FedEx shooter Brandon Scott Hole LEGALLY bought rifles he used to kill 8 people in Indianapolis mass shooting

THE suspected teen shooter who slaughtered eight at an Indianapolis FedEx facility legally bought the weapons he used  — despite fears about his mental health. 

Brandon Scott Hole, 19, was identified by police as the gunman who stormed the operations center on Thursday night, killing eight and injuring seven before turning the gun on himself.

Read our Fedex shooting live blog below for the very latest news and updates…

Hole, 19, purchased the two assault rifles in July and September, Indianapolis police said.

But authorities had seized a shotgun from Hole last year after his mother called police, saying she was worried he would try to commit suicide by cop, according to the FBI. 

The shotgun was not returned.

Yet the seizure should have prevented Hole, who killed himself following the Thursday night killing spree, from legally buying another weapon, Indianapolis Police Chief Randal Taylor told The New York Times.

Indiana’s “red flag” laws allow a judge to bar someone deemed dangerous from having a firearm.

But it’s unclear if Hole ever had a red flag hearing.

Hole's relatives apologized to the victims' families and said they tried to get help for the 19-year-old, who purchased the two assault rifles legally in July and September last year, Indianapolis police said.

We must support one another, not just in grief, but in calling our policymakers and elected officials to make meaningful change

The family said in a statement: "We are devastated at the loss of life caused as a result of Brandon’s actions; through the love of his family, we tried to get him the help he needed.

"Our sincerest and most heartfelt apologies go out to the victims of this senseless tragedy.

"We are so sorry for the pain and hurt being felt by their families and the entire Indianapolis community."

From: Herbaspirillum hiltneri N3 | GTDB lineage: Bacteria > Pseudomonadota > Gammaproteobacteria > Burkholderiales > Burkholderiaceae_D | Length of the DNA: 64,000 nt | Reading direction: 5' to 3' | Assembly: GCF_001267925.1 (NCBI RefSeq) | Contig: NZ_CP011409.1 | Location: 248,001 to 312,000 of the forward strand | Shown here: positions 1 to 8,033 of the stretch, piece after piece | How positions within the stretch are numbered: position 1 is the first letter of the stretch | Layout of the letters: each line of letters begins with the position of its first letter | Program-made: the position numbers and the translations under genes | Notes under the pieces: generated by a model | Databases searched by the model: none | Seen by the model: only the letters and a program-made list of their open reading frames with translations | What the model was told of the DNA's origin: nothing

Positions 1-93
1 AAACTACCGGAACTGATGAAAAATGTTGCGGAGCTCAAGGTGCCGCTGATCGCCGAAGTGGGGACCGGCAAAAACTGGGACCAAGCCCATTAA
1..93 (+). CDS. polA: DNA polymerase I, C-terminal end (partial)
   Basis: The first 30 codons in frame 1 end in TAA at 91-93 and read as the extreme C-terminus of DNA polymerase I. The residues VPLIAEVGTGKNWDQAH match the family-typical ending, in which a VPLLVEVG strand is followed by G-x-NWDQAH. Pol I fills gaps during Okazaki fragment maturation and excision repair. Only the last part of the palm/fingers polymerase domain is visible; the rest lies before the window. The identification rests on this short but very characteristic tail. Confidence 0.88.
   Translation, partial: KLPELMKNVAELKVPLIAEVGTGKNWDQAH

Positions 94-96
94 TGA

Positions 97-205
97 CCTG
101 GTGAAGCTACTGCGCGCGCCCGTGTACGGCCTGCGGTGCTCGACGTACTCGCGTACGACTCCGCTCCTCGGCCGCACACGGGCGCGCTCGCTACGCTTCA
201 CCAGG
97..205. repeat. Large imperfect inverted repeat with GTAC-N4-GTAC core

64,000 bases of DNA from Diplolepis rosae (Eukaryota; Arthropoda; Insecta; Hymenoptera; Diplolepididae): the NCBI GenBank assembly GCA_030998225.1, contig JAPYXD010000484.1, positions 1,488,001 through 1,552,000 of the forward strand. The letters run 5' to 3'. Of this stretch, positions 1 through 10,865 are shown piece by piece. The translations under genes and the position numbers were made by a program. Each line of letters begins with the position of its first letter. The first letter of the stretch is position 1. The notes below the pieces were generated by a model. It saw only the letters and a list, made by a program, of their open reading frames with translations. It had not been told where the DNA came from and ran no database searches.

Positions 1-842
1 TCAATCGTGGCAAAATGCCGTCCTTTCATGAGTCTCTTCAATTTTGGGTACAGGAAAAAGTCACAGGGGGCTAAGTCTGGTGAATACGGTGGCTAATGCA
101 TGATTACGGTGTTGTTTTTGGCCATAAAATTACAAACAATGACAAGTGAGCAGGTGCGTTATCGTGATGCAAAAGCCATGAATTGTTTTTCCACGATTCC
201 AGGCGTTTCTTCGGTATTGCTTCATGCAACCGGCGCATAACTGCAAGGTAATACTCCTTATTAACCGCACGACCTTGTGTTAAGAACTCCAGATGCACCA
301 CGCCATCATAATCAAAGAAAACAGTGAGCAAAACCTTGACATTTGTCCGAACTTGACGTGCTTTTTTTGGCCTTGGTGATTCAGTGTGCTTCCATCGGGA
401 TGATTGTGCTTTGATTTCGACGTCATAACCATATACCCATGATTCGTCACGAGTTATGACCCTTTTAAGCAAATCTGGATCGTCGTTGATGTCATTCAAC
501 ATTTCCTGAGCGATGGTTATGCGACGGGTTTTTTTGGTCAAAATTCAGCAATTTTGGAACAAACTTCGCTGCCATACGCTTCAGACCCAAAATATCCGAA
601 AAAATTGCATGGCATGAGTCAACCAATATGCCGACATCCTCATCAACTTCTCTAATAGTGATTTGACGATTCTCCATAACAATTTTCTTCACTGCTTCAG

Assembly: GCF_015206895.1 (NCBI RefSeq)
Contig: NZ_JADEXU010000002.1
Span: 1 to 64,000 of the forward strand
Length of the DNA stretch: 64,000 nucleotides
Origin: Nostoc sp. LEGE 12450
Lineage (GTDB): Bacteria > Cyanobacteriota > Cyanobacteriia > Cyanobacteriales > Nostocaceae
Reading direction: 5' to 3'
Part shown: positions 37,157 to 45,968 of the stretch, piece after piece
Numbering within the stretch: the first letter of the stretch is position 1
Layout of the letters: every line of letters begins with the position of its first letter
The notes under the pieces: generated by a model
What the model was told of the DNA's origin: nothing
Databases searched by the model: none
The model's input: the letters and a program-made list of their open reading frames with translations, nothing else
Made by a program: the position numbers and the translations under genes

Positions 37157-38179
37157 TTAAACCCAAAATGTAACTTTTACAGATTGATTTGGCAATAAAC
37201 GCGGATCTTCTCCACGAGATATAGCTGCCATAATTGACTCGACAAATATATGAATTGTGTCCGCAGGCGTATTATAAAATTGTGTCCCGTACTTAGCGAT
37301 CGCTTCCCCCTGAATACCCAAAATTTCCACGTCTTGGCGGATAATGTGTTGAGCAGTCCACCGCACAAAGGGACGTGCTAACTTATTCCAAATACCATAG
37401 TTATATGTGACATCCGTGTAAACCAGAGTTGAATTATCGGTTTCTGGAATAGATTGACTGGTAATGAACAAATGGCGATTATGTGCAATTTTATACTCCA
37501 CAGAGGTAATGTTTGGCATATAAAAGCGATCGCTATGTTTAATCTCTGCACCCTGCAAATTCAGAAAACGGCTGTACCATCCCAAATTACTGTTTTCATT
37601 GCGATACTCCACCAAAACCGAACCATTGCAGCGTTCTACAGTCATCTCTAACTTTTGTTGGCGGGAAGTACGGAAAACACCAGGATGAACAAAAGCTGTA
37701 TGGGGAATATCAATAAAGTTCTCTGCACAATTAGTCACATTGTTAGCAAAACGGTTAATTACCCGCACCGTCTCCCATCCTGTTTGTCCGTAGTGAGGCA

The shooter pulled the weapon out of his trunk and allegedly started shooting for up to two minutes during a FedEx night shift change, witnesses claimed.

Meanwhile, members of Indianapolis tight-knit Sikh community have joined with city officials to call for gun reforms as they mourned the deaths of four Sikhs who were among the eight people killed in a mass shooting at a FedEx warehouse.

A vigil was attended by more than 200 at an Indianapolis park last night.

Aasees Kaur, who represented the Sikh Coalition, spoke out alongside the city's mayor and other elected officials to demand action that would prevent such attacks from happening again.

She said: "We must support one another, not just in grief, but in calling our policymakers and elected officials to make meaningful change.

"The time to act is not later, but now. We are far too many tragedies, too late, in doing so."

The attack was another blow to the Asian American community a month after authorities said six people of Asian descent were killed by a gunman in the Atlanta area and amid ongoing attacks against Asian Americans during the coronavirus pandemic.

Kiran Deol, who attended the vigil, said loopholes in the law that make it easier for individuals to buy guns need to be closed now, and emphasized that anyone who tries to buy a firearm should be required to have their background checked.

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